In the late 19th Century, a group of women in Boston came together to form what was to become the Saturday Evening Girls Club (S.E.G.). It would run as a group until 1969 and started as reading group for young immigrant women in Boston’s North End. The group met at the North Bennet Street Industrial School (NBSIS) , in Boston’s North End. At the time the area was economically and socially deprived. Financed by philanthropist Helen Storrow (1872-1932) and run by librarian Edith Guerrier (1870-1958) and her partner, artist Edith Brown (1872-1932), the club had the purpose of providing social and educational opportunities for women, and it soon became a popular gathering place for members of the local arts and crafts community. The club would later acquire a kiln and open a pottery which would on its move to the Old North Church, Boston would be named The Paul Revere Pottery, a name that has become synonymous with the American Arts and Craft movement. Edith Guerrier a librarian and writer worked at the North End nursery and she was tasked with maintaining the school’s reading room, officially known as “Station W” of the Boston Public Library. She began a series of reading groups, one of which became very popular with the young women at the school, forming the foundation of what in 1901 became the Saturday Evening Girls’ Club. The club covered subjects ranging from music, literature, economics, job opportunities, and art. Through activities and group discussions, the S.E.G. provided social and intellectual stimulation for the young women, exposing them to an array of experience across religious, language, and ethnic divides. In 1906, Guerrier and Brown visited Europe and were inspired by the folk work of peasant artisans and the designs of the Arts and Crafts movement. They had the idea to create a pottery to produce American peasant ware that would be created and sold by the Saturday Evening Girls Club to gain extra income for the girls. We spoke of making marmalade, or fruitcake, of hemming napkins and dishtowels, and finally we spoke of pottery, of the charming peasant ware of Italy, of Holland, of Germany, and now of Switzerland. Since our club girls were almost all of peasant stock, why not start an art pottery and produce American peasant ware? The group bought a kiln 1906 and in 1907 a small pottery was opened. The endeavour was successful, but was not fully supported by the North Bennet Street Industrial School. In 1908 funded by Helen Storrow the pottery moved to a new location when she bought a four-story brick building in Boston’s North End, located on Hull Street. The Library Club House, or Hull House as it was often called, was very near to the Old North Church. The iconic Old North Church church, was where Paul Revere had hung his lantern and inspired the name of the pottery to become the Paul Revere Pottery. The pottery was more than an arts and crafts project designed to keep young women off the streets; it provided them with decent jobs. Working conditions at the pottery were better than the women could have expected elsewhere: they worked an eight-hour day and received a fair wage, daily hot lunches, and a yearly paid vacation. The pottery flourished for several decades, garnering national and international recognition through features in magazines, journals, and newsletters. The pottery created was mainly utilitarian ware intended for everyday use and vases. The simple design subjects included farm animals, simple landscapes, houses and scenes from American folk art. More unusual designs included witches on broomsticks and windmills. Banded painting decoration was typical of the pottery and a few pieces featured all over decoration. The pottery used lots of soft and pastel colours and the finishes were a porous matte or a soft gloss. Paul Revere Pottery continued to flourish for several decades, garnering national and international recognition through features in magazines, journals, and newsletters. At the height of its popularity in the 1910s, the pottery’s wares were sold in most major cities throughout the United States. It finally closed in 1942. The sophisticated simplicity and colours of the pottery have made in popular among collectors. As pieces were designed for use many are found damaged making. Pieces with full decoration have more value and pieces using the Cuerda seca technique are always superior. Cuerda seca a Spanish term meaning “dry cord.” It refers to a painting technique used on ceramic pottery, in which lines are delineated using a dampened rope or cord dipped in paint. The design is then painted over with one or more colors, usually using a brush. One of the most notable painters collected from the pottery is that of Sara Galner (1894-1982). Her designs and paintings on pottery have become very desirable and she holds some of the record for some of the highest prices paid at auction. She also went on to manage a Paul Revere Pottery shop in Washington, D.C. The story of The Saturday Evening Girls Club and The Paul Revere Pottery is definitely a fascinating one. Please look at the related links below for further background on the pottery and the women who made it happen. Related The Saturday Evening Girls Make Pottery History feature on New England Historical Society Sara Galner, the Saturday Evening Girls, and the Paul Revere Pottery Selections from the Bloom Collection at Museum of Fine Arts in Boston Ceramics from the Paul Revere Pottery at Museum of Fine Arts in Boston A story in clay: Sara Galner and the Saturday Evening Girls from National Museum of American History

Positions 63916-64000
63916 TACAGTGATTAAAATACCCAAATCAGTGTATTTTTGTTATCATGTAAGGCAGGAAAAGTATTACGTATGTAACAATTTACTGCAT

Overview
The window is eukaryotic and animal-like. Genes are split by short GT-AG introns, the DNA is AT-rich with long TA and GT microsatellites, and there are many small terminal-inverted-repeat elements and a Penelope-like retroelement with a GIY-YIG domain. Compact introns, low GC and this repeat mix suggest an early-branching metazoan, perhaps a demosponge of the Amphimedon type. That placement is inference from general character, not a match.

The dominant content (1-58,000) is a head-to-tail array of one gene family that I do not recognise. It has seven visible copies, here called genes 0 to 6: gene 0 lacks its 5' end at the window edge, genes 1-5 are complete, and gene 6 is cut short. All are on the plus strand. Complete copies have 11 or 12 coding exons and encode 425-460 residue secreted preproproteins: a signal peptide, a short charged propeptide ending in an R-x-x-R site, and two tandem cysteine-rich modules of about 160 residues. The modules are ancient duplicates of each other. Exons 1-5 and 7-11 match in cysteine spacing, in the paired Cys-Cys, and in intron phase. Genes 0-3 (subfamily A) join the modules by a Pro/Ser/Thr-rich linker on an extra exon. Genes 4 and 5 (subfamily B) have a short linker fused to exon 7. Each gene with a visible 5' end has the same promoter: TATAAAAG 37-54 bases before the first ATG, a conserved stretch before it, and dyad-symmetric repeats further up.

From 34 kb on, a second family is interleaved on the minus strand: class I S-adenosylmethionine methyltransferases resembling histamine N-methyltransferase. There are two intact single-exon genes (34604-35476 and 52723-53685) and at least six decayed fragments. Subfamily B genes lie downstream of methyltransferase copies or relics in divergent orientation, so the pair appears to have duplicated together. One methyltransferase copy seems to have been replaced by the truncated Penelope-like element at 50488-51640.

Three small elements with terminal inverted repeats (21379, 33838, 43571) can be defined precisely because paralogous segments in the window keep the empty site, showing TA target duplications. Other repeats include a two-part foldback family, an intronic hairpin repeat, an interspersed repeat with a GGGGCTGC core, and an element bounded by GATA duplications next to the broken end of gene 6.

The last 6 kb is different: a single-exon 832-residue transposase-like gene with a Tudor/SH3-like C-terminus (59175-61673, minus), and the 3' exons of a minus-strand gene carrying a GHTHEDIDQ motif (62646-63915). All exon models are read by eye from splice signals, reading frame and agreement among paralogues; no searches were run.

One of the highlights during a recent visit to the Lake District was a visit to Hill Top the home of Beatrix Potter. The house (an other properties) were left by Beatrix Potter when she died in 1943 to the National Trust and is open to visitors throughout most of the year and includes access to items from the Beatrix Potter collection as well as artwork. If you do intend to visit get there early so you can book a ticket as it is a very popular place. As well as viewing the house, gardens and collection I was also interested in the shop which has a great selection of books, collectables, accessories and some exclusive items. Beatrix Potter bought the house and its 34-acre working farm in July 1906 as her home away from London and her artistic retreat with the profits from her first six books including The Tale of Peter Rabbit. Beatrix Potter first visited the Lake District in 1882 with her parents and from that time visited many times. During her visits Beatrix indulged in her interest in nature, spending hours exploring and sketching the wildlife. Beatrix frequently returned from holiday with animals such as mice, rabbits, newts, caterpillars and birds which formed an entire menagerie that lived in the schoolroom. National Trust website. The house is located near Sawrey, Hawkshead, Ambleside, Cumbria a few miles from Lake Windermere. The ferry at Windermere was closed when we went so we went the long route via Ambleside and Hawkshead. The weather was perfect for a visit to the house and village and to view some of the places that inspired many Beatrix Potter stories.. The house, farm and nearby villages feature in Potter’s books, The Tale of the Pie and the Patty-Pan, The Tale of Tom Kitten, The Tale of Jemima Puddle-Duck and The Tale of Samuel Whiskers or The Roly-Poly Pudding. Not only was Beatrix Potter a talented author, artist, a farmer, and a naturalist she was also a very astute business woman. She designed and patented a Peter Rabbit doll, making Peter Rabbit the world’s oldest licensed character and also developed links with Wedgwood and Royal Doulton. Her figurines and series ware are still collected today. Although there were no current Wedgwood and Royal Doulton lines in the shop there were many other interesting items including exclusive figurines, amazing miniature bronzes, limited edition books and silver coins. The shop featured three exclusive figurines. Profits from these exclusive figurines help support the work at Hill Top. Samuel Whiskers figurine – The Tale of Samuel Whiskers was published in 1908; Beatrix Potter was inspired to write the tale since moving to Hill Top as Hill Top had a terrible problem with rats. She counted 96 in her first two years. Jemima Puddleduck and Tom Kitten figurines were inspired by gates at Hill Top. These miniature bronze interpretations look incredible. More Beatrix Potter toys, collectables, accessories and more! For more details about Hill Top visit the National Trust web site Related Beatrix Potter Collecting Friends of Peter Rabbit Club